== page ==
Giving Compass' Take:

• Getting Smart examines the practice of social-emotional learning (SEL) and how it may have its limits in the classroom: That's where parents and guardians can pick up the slack.

• Families are crucial partners in the SEL experience, from positive reinforcement to creating listening spaces. How can those in the education sector support more growth and awareness in this area?

• For starters, here are three ways to help educators develop social emotional skills.

Though the addition of social-emotional learning to the standard set of curricula offerings has marked benefits for developing the whole child, social-emotional skills cannot be learned in the vacuum of school alone. In schools, students are usually grouped with peers of the same age and similar ability levels. There is a baseline expectation of a common set of school rules. There is often a safety net of teacher intervention that creates artificial constraints on social interactions. Overall, there are a limited set of experiences that the school can use to anchor social-emotional instruction.

Extending this kind of learning into the home broadens the array of real-world experiences for students to learn and practice social-emotional skills. Engaging families as partners in that learning can also add greater meaning and relevance to the lessons happening at school. Social-emotional learning outside of school can be dynamic and responsive, growing and changing depending on what EACH child needs. Furthermore, extending SEL conversations into the home allows for instruction that is mutually reinforcing with what is happening in the classroom.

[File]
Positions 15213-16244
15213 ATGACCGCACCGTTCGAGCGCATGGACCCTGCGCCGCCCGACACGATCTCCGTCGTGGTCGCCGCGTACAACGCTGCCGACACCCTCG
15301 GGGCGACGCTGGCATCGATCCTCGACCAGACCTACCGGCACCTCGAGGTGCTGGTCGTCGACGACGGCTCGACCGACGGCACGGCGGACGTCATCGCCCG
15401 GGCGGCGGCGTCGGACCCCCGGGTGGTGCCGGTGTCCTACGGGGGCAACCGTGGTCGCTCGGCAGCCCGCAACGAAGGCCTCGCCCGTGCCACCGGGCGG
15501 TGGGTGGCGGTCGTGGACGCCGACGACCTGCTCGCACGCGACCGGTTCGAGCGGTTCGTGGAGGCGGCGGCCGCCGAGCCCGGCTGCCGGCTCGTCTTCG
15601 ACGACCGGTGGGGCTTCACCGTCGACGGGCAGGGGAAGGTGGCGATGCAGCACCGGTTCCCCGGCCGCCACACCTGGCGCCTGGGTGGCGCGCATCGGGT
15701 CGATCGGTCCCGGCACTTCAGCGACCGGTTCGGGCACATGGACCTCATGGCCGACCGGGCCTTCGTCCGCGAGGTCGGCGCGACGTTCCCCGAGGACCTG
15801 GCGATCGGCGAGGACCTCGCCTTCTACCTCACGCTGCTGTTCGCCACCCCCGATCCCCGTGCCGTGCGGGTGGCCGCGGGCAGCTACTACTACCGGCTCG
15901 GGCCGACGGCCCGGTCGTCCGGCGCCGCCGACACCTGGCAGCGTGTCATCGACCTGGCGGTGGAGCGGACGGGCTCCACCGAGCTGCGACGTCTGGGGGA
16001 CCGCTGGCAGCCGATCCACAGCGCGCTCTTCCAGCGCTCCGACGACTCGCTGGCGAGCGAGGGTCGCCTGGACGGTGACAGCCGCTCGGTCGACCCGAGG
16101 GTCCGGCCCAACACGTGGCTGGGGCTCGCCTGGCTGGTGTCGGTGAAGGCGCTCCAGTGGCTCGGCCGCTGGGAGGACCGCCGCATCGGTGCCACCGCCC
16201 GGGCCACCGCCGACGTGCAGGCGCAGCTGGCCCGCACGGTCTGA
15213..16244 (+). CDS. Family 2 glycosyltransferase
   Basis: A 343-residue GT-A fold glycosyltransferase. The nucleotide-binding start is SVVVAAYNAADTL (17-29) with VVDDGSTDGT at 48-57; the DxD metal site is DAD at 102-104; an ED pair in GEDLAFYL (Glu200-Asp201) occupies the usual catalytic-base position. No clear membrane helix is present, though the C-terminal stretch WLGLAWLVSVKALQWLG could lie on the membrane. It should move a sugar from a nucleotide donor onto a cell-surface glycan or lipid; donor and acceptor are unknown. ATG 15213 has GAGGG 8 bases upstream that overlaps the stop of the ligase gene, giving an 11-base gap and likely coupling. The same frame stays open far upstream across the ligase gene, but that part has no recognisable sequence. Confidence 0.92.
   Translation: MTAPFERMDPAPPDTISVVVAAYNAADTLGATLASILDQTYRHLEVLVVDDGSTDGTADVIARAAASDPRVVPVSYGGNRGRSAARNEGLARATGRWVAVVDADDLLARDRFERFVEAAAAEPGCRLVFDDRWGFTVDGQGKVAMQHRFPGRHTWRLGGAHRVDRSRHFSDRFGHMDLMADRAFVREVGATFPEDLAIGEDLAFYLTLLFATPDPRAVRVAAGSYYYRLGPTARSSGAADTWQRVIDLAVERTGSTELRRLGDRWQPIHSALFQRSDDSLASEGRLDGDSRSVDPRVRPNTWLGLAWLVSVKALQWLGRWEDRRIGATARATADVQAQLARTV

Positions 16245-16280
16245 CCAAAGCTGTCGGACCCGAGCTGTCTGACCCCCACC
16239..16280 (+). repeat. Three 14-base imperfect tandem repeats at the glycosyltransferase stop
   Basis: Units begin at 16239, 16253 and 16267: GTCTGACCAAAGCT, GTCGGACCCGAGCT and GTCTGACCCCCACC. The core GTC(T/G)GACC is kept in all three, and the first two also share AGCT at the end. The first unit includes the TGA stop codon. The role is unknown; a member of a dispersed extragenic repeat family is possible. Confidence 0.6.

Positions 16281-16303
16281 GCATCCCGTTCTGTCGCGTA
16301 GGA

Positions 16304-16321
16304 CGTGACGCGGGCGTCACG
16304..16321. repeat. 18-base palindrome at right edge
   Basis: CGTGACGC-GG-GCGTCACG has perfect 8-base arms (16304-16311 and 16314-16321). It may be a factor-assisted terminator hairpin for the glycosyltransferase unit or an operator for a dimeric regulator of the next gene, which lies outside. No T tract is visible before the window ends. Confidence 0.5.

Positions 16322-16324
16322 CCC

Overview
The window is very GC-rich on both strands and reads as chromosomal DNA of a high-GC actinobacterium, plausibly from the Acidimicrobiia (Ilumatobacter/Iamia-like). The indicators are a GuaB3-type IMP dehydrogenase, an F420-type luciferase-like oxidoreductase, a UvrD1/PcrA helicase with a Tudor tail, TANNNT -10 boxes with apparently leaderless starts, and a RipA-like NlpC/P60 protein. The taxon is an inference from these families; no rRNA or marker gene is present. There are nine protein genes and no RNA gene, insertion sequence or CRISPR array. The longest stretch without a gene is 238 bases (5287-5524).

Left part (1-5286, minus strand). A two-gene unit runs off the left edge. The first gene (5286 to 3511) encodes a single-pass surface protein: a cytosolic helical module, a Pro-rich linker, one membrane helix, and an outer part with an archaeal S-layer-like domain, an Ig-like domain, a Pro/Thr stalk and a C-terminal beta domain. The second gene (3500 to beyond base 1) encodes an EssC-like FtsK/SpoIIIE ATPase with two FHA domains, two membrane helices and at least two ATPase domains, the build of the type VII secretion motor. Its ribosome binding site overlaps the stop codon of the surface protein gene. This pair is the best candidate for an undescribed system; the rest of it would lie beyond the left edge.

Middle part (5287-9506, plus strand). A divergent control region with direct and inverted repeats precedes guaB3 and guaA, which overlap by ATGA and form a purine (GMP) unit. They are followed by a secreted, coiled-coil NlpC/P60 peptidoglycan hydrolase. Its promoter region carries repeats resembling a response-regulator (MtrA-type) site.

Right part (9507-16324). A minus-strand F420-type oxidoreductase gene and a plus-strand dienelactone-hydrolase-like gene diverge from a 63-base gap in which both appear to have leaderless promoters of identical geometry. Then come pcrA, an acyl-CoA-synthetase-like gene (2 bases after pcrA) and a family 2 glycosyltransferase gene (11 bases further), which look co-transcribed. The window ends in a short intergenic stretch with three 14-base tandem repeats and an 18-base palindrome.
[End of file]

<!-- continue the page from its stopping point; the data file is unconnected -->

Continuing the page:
SEL in the home means that families can use moments that happen organically to grow students’ SEL skills. Trips to the grocery store, playing a board game, responding to a family experience, opportunities to meet new and different people while out and about, and other experiences that happen every day add breadth and depth to social-emotional learning instruction and practice. In short, homes and their surrounding communities are ripe with opportunities for social-emotional learning growth.

Read the full article about extending social-emotional learning at home by Kristen Thorson at Getting Smart.